Saturday, November 24, 2007

It’s a Dog’s Life

From some of my previous posts on this blog, you’ve probably figured out that I’m an animal lover, and a big supporter of animal rescue endeavors. So when I started to write With This Ring, my December Harlequin American Romance, it came as no surprise to me that the hero has a dog that he adopted from the SPCA. Max is an Old English Sheepdog, and he quickly became one of my favorite secondary characters in the book.

To be honest, I’d never actually met an Old English Sheepdog, but a little Internet research revealed an OES rescue facility in a town that’s about an hour’s drive from where I live. So I contacted them, and they invited me to come for a visit.

Ann Rambaud and Ray Salmon, the proprietors of Sheepie Hollow, are two of the most wonderful and amazing people you could hope to meet. They currently have one Old English Sheepdog and three Bearded Collies. Before I met the dogs I didn’t know the difference between an OES and a beardie—and there are differences—but they have a lot in common, too. Both breeds are very intelligent, extremely sociable, and require a lot of grooming!

Currently, three of Ann and Ray’s four dogs have been rescued. They have the perfect home and a lifestyle that’s laid back enough to allow four dogs to have the run of the house.

Summer is their only non-rescue dog. She’s a gorgeous championship-quality Bearded Collie, and Ann and Ray have had her since she was a puppy.

Penny, a twelve-year-old OES, has been with them for about nine years. Before that she’d been through four homes, and one previous owner even used a shock collar on her. After just a few minutes in Penny’s company, I was completely enchanted. She’s funny and affectionate, and it’s impossible to understand how anyone found it necessary to use extreme behavioral controls on such a beautiful girl.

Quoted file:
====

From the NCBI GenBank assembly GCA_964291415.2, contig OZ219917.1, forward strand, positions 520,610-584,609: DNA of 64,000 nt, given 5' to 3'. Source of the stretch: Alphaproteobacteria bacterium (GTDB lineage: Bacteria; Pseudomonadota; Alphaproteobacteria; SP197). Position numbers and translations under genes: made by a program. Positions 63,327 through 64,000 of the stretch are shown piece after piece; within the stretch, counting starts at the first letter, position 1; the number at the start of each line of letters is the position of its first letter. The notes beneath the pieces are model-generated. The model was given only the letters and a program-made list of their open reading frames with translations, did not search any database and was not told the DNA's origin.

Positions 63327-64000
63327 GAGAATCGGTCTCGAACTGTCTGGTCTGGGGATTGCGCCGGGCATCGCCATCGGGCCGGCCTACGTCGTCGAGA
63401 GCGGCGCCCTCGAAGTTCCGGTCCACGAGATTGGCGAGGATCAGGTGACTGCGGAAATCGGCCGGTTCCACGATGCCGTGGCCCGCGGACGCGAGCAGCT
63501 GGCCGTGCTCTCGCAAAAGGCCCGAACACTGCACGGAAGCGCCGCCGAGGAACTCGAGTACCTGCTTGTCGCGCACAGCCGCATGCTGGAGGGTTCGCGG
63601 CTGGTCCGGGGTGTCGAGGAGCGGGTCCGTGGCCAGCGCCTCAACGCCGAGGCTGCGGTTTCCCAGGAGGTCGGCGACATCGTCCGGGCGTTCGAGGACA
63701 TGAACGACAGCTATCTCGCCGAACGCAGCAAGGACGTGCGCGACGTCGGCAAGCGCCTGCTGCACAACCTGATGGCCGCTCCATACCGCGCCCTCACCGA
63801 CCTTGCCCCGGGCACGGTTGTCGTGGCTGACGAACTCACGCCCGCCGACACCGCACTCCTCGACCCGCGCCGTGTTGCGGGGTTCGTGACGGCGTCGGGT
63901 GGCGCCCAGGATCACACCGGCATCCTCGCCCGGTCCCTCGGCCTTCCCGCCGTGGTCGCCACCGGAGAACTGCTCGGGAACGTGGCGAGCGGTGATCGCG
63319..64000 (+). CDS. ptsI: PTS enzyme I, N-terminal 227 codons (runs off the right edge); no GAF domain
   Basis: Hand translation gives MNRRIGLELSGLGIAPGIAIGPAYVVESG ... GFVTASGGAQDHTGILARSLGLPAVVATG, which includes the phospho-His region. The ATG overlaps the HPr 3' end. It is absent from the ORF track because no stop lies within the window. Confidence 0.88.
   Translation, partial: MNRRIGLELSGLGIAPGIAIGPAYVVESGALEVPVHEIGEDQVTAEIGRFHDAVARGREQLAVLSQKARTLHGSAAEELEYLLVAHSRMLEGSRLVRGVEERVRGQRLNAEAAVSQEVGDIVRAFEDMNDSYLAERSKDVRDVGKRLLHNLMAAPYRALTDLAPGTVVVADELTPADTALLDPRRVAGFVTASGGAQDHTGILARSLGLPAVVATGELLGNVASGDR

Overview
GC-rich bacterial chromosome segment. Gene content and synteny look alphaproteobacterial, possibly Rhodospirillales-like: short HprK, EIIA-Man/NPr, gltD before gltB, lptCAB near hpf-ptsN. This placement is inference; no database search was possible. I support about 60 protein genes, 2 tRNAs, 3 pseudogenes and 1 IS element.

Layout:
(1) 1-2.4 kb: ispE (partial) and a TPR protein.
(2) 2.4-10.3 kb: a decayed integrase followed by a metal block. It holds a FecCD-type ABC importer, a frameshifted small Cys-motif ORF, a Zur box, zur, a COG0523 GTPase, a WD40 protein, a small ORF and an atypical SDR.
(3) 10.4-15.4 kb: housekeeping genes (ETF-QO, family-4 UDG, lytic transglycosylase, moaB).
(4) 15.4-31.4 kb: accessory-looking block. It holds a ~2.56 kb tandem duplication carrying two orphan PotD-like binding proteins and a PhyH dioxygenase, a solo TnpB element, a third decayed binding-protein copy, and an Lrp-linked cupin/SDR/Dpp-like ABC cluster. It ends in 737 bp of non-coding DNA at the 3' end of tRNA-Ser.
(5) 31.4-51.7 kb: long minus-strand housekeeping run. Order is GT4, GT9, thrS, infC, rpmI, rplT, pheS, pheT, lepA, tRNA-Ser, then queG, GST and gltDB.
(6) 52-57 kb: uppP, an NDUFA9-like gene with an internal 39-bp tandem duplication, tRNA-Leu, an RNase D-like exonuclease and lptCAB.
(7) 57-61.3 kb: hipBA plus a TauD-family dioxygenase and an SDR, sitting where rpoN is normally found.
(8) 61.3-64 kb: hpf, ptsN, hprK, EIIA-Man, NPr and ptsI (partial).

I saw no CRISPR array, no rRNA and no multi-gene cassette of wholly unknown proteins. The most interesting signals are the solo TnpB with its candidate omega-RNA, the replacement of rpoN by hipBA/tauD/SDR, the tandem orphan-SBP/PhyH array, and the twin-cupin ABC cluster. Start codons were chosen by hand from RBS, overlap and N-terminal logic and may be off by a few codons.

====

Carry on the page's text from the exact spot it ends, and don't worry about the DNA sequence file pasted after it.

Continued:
Blue is a Bearded Collie who’d been found running the streets. He had only been at Sheepie Hollow for a few weeks when I met him, and he was already part of the family. Ann and Ray’s big fenced yard allows Blue plenty of room to run, but we’re happy to report his wild, wandering ways are a thing of the past.

Of all the dogs, Molly’s story touched me the most. Molly is an amputee—her left hind leg is missing. It’s well disguised by her long fur and tail, though, and because she has no problem keeping up with the other dogs, I didn’t even notice it right away. When I finally asked if she had a bit of a limp, Ann and Ray told me her story.

In 2003 she escaped from her previous owner on Halloween night and was found eleven days later on the side of a road. She had multiple injuries, the worst of which was a shattered hind leg. Her owner was contacted but refused to pay for her veterinary care, which included the amputation of that left hind leg. The vet performed all the necessary treatment anyway and within a couple of weeks, Molly was adopted by Ann and Ray.